Dancing At Lughnasa
At Frederic Wood Theatre until Dec. 1
Tickets: 604-822-2678, theatre.ubc.ca
Have you ever noticed the similarity between Dancing at Lughnasa and The Glass Menagerie? In both, a man (the narrator) imagines revisiting his past; standing to one side, he looks back into the family home with affection mixed with guilt at having abandoned his sister(s). In Tennessee Williams’ The Glass Menagerie, Tom left his mother Amanda and pathologically shy, club-footed sister Laura. In Irish writer Brian Friel’s play, Michael (Alen Dominguez) walked out on his mother and her four spinster sisters leaving them to fight poverty and the joyless rigidity of the Irish Catholic Church.
Dancing at the pagan harvest festival, the Lughnasa, is forbidden but oh, how Maggie (Courtney Shields), Agnes (Georgia Beaty), Michael’s unmarried mother Chris (Emma Johnson) and Rose (Pippa Johnstone) would love to hoist their skirts and dance with the abandon of their Ballybeg neighbours. But Kate (Tracy Schut), the eldest, puts a stop to any thoughts of dancing.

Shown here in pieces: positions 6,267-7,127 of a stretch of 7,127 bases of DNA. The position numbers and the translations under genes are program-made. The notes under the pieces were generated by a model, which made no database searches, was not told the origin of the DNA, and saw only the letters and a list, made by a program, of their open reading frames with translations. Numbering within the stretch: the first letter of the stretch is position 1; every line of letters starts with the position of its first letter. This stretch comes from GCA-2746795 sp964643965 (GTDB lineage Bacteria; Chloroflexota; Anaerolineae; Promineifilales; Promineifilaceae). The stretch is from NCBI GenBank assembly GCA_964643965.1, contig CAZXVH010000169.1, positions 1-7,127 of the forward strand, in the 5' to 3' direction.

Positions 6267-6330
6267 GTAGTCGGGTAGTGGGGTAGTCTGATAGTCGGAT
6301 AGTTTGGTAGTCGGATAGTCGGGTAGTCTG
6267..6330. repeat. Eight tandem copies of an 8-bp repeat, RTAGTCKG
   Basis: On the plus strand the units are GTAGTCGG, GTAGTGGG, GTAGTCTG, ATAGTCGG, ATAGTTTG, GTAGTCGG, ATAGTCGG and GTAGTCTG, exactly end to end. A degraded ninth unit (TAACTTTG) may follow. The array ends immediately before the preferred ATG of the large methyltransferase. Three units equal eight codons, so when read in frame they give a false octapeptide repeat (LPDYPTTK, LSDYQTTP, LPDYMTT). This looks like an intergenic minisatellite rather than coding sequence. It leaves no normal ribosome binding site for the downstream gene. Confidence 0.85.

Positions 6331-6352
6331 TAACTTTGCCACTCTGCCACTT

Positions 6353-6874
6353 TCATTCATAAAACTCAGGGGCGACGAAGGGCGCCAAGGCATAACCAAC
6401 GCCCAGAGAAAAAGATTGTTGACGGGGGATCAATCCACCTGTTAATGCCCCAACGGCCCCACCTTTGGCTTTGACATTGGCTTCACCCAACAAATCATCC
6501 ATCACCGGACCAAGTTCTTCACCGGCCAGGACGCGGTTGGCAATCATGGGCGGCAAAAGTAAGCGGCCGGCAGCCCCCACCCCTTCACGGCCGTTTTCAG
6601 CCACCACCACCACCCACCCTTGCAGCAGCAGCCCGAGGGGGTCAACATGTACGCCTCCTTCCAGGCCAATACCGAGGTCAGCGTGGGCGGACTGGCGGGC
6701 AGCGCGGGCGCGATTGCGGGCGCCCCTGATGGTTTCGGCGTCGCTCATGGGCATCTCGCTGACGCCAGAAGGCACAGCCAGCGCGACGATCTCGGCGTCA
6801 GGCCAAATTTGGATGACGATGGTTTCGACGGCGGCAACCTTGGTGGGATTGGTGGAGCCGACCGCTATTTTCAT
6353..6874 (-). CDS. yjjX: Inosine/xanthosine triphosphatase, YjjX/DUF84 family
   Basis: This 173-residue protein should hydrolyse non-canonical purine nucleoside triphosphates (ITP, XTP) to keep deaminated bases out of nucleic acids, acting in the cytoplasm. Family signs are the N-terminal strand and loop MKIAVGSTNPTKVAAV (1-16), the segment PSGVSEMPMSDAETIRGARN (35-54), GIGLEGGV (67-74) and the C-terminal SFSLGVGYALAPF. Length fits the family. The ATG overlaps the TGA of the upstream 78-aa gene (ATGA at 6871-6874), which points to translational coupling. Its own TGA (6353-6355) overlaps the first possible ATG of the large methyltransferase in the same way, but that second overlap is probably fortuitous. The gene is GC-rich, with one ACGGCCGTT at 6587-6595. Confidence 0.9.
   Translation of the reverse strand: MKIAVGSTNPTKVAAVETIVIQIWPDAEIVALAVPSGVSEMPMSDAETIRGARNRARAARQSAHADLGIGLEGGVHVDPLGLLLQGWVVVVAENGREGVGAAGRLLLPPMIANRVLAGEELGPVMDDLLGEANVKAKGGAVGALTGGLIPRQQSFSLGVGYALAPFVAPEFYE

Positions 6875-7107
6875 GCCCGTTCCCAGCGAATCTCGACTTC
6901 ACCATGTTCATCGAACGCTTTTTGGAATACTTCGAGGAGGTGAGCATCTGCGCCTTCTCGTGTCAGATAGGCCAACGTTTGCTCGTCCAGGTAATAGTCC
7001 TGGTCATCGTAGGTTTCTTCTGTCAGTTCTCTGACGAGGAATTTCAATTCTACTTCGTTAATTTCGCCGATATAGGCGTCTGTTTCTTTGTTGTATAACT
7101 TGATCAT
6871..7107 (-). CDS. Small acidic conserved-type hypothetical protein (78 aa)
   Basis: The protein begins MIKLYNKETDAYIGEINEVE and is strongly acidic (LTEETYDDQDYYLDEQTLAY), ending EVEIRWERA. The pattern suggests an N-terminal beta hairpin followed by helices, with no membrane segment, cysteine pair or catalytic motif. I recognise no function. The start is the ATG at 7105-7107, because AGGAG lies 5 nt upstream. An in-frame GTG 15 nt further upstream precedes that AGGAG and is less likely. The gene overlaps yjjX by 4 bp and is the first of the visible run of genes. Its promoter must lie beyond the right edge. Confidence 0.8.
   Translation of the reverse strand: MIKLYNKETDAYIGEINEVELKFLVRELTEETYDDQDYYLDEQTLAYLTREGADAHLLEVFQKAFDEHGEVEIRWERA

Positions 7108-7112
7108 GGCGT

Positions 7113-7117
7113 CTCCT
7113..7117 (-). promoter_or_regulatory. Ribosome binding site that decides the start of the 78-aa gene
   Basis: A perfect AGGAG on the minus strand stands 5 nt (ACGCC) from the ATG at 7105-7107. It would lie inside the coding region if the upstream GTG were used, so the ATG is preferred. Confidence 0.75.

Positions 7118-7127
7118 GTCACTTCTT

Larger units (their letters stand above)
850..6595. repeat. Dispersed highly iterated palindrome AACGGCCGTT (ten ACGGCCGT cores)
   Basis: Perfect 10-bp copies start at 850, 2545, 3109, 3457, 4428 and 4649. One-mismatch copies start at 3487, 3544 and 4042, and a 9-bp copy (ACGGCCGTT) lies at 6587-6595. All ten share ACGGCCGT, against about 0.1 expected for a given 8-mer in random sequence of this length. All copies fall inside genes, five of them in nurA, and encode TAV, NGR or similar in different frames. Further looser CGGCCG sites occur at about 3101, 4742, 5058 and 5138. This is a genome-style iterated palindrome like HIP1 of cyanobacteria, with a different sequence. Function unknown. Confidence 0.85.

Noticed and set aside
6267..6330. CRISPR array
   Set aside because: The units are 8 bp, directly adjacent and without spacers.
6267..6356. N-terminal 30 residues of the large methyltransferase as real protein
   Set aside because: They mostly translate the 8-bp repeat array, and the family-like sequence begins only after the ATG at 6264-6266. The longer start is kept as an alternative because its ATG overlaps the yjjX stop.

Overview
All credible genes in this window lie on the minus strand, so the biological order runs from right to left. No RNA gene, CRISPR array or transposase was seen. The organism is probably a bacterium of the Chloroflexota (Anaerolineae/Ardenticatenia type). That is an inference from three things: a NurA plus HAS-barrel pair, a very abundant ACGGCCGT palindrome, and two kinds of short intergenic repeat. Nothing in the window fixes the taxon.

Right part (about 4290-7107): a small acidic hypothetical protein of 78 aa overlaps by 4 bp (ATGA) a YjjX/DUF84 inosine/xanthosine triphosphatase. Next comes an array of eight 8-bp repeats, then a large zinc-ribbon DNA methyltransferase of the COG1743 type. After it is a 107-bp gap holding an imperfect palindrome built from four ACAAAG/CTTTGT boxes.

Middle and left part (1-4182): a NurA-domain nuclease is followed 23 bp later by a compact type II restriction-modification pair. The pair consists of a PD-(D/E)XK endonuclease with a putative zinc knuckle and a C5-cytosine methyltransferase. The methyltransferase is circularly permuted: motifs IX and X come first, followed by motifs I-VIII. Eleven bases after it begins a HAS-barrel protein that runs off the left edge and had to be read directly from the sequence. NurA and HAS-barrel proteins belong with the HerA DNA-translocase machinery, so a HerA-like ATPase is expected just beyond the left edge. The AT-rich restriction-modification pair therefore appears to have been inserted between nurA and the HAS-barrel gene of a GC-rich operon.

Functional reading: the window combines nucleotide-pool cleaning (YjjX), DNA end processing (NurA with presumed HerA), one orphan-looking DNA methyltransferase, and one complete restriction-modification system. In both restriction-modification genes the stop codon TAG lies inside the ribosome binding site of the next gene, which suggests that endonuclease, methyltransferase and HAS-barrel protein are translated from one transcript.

In a time-honoured tradition of Irish drama, Gerry (Matt Reznek), a charming scoundrel drops into the Mundy sisters’ lives then drops out again, leaving behind only broken promises.
As a counterpoint to Catholicism comes Michael’s Uncle Jack (Kenton Klassen), a disgraced priest recently returned from Uganda. Sent to convert villagers, he has, instead, enthusiastically embraced paganism. Ballybeg’s parish priest makes sure that Kate, the main breadwinner, loses her teaching position as if she is somehow tainted by brother Jack.
Very fine set design by Carolyn Rapanos and lit by Won-Kyoon Han, features a cutaway, sod or thatched cottage with a huge hearth. Stephanie Kong’s costumes are appropriately made of what looks like well-worn cotton.
Director Cooper’s decision to have all the actors attempt Irish accents and speech rhythms (with the exception of Welshman Gerry) has mixed results.
Dancing at Lughnasa is not all gloom but the pervasive mood is bittersweet touched by Michael’s regret at having moved on as, he says, “young men do.”